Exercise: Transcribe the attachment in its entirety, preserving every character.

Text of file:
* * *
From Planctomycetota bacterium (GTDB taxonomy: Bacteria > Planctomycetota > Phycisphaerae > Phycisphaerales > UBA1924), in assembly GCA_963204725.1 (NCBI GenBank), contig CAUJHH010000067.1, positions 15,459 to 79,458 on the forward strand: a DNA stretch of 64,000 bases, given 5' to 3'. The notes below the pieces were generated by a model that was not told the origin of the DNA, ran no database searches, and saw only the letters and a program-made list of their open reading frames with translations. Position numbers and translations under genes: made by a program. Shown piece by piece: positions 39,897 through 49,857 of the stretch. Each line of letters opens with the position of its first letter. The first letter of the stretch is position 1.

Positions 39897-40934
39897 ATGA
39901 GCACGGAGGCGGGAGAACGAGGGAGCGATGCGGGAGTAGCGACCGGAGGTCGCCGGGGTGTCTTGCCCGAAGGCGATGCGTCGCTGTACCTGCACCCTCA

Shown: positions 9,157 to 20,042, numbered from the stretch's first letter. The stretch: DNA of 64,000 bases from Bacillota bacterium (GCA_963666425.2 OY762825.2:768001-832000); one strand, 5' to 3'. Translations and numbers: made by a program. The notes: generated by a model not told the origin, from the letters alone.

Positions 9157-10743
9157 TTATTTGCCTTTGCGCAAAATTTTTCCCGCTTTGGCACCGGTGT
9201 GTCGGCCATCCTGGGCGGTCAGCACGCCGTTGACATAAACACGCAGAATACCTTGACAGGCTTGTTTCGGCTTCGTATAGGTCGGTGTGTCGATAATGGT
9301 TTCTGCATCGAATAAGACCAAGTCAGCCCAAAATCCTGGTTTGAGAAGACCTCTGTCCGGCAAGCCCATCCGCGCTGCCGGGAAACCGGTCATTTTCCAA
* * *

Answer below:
From Planctomycetota bacterium (GTDB taxonomy: Bacteria > Planctomycetota > Phycisphaerae > Phycisphaerales > UBA1924), in assembly GCA_963204725.1 (NCBI GenBank), contig CAUJHH010000067.1, positions 15,459 to 79,458 on the forward strand: a DNA stretch of 64,000 bases, given 5' to 3'. The notes below the pieces were generated by a model that was not told the origin of the DNA, ran no database searches, and saw only the letters and a program-made list of their open reading frames with translations. Position numbers and translations under genes: made by a program. Shown piece by piece: positions 39,897 through 49,857 of the stretch. Each line of letters opens with the position of its first letter. The first letter of the stretch is position 1.

Positions 39897-40934
39897 ATGA
39901 GCACGGAGGCGGGAGAACGAGGGAGCGATGCGGGAGTAGCGACCGGAGGTCGCCGGGGTGTCTTGCCCGAAGGCGATGCGTCGCTGTACCTGCACCCTCA

Shown: positions 9,157 to 20,042, numbered from the stretch's first letter. The stretch: DNA of 64,000 bases from Bacillota bacterium (GCA_963666425.2 OY762825.2:768001-832000); one strand, 5' to 3'. Translations and numbers: made by a program. The notes: generated by a model not told the origin, from the letters alone.

Positions 9157-10743
9157 TTATTTGCCTTTGCGCAAAATTTTTCCCGCTTTGGCACCGGTGT
9201 GTCGGCCATCCTGGGCGGTCAGCACGCCGTTGACATAAACACGCAGAATACCTTGACAGGCTTGTTTCGGCTTCGTATAGGTCGGTGTGTCGATAATGGT
9301 TTCTGCATCGAATAAGACCAAGTCAGCCCAAAATCCTGGTTTGAGAAGACCTCTGTCCGGCAAGCCCATCCGCGCTGCCGGGAAACCGGTCATTTTCCAA